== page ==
Can I choose to be either a medic or a firefighter?
Yes.Some members don’t like blood and some don’t like fire.You can strive to become a medic, firefighter, or both.EVFD offers ETT and EMT I classes and Firefighter I & II classes free of charge to any interested members at any class offered in the interior.You may discover you enjoy both.
Do I get to drive the emergency vehicles?
Yes, but not right away.It takes commitment and an Alaska driver’s license to become an emergency driver.You will need to watch a driving video and pass a written test then you will receive a Driver’s Manual and begin the training process.The trainee begins learning on the smallest emergency vehicle and will work their way up to the biggest emergency vehicle.Ask the station manager to set you up with a Driving Trainer and set a time for driving with him/her.
Does EVFD cover the cost of training classes, if so when are they offered?
Yes, we cover the cost of any classes offered within the borough and often times within the state.Sometimes classes will be offered at the EVFD station.Schedules can and will vary from class to class and it will require additional time commitment to attend special trainings like Emergency Medical Technician.Through the department, you will have direct access to classes offered in the medical field: CPR & First Aid, ETT, EMT I, II, Wildland Medic.Also, in the Firefighter field: Firefighter I & II, Hazardous Materials Operations, Wildland Emergency Firefighter (Red Card).Other classes the department may sponsor you to attend could include any subject at the National Fire Academy, Fire Science classes at the University of Alaska, or other accredited academy or university.In return for covering the cost, we ask that you remain an active member with EVFD for at least one year.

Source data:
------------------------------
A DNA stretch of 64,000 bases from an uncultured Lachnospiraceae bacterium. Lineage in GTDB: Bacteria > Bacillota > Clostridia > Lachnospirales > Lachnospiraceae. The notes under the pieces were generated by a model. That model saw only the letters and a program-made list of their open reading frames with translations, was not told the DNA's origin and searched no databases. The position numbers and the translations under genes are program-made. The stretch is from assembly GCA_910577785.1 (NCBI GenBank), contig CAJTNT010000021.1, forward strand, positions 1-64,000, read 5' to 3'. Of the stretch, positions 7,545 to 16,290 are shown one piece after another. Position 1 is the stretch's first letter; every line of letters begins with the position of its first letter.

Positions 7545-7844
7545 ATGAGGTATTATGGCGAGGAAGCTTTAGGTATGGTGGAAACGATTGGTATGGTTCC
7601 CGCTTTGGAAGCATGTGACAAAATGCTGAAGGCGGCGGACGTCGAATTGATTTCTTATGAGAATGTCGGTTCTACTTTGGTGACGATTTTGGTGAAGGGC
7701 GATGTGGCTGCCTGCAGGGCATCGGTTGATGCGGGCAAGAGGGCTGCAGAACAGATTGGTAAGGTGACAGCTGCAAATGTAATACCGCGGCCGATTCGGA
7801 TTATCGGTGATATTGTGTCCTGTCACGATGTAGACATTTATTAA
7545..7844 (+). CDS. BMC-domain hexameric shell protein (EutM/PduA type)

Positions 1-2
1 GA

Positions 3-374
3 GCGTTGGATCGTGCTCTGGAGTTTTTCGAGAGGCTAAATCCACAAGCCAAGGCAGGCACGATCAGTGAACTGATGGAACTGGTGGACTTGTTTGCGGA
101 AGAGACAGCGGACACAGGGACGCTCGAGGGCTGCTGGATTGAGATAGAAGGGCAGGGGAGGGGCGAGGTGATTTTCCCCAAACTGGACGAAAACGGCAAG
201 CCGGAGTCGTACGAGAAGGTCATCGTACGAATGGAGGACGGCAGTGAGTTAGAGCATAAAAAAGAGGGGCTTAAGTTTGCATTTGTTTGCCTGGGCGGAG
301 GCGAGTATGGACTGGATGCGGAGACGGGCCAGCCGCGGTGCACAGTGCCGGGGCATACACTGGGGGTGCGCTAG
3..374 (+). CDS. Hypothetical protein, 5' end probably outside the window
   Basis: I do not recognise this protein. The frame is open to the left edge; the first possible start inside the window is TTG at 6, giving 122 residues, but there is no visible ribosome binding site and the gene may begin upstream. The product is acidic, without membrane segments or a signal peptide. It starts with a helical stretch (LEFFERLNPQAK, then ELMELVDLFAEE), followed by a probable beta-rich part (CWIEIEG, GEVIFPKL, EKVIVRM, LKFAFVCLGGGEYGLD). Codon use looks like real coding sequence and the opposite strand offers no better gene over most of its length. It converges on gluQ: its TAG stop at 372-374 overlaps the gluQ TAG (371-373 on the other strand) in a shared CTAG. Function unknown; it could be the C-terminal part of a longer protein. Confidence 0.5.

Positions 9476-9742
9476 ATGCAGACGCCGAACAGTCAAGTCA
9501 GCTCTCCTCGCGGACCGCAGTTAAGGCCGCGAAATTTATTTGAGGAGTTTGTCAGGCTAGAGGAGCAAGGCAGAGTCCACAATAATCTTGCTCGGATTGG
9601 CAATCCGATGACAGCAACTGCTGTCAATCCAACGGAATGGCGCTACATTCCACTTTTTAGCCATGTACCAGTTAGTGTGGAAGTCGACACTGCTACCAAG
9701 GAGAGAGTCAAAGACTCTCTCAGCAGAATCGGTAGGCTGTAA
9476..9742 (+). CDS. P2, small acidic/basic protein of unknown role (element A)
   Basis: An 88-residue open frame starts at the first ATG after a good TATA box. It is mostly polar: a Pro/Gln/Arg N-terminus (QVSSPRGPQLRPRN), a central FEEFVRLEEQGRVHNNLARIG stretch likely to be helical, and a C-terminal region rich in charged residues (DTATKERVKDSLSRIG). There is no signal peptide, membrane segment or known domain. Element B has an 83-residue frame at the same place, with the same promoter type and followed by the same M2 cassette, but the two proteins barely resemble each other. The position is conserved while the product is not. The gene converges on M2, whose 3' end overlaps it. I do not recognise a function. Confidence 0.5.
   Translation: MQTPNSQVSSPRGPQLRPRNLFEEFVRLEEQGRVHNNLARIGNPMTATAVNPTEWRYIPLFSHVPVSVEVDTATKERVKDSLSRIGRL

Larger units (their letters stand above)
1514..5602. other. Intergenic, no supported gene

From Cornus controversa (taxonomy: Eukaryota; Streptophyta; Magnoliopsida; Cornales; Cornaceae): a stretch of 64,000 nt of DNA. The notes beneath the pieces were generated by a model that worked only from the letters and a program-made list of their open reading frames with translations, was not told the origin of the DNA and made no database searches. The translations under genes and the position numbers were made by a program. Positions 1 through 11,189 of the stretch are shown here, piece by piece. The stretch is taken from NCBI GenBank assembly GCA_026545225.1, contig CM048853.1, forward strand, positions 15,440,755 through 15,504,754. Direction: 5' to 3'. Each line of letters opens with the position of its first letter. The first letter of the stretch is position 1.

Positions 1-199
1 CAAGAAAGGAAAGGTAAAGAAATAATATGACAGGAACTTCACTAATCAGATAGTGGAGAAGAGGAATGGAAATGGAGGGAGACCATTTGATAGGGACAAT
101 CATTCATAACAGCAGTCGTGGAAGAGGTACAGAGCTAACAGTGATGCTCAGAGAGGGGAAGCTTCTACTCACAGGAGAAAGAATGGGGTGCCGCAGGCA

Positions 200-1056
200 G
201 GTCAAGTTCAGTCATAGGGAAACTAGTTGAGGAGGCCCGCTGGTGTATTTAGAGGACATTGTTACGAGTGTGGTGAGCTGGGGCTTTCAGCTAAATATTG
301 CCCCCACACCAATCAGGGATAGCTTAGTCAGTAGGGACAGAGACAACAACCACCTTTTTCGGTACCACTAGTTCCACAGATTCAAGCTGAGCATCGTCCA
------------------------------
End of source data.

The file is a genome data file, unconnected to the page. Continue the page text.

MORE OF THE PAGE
If I am not interested in responding to emergencies are there other ways to get involved and be apart of EVFD?
Yes.You can become an auxiliary member.The Ester Volunteer Firefighter’s Auxiliary provides support to the members of the department during emergency and non-emergency operations.They will bring us warm food and cool drinks during a fire, host our annual awards banquet, and assist with fundraising events.The group is small but has a huge impact on our operating capabilities.
What are the benefits of becoming an EVFD member?
ØPride in helping humankind
ØDriving big red shiny fire trucks.
ØMaking new friends and becoming a part of a supporting team of people
ØLearning practical skills for every day life
ØCan be the start of a new career
ØFree EMT, Firefighter, and CPR classes
ØUse of fire station amenities including the use of: washer/dryer, television, phone/computer, tools/garage/hose to wash the car, etc.However, it is essential that one cleans up after him/herself and always puts things away.
Ø$10,000 property tax exemption!!
Ester Volunteer Fire Department Phone: 907-479-6858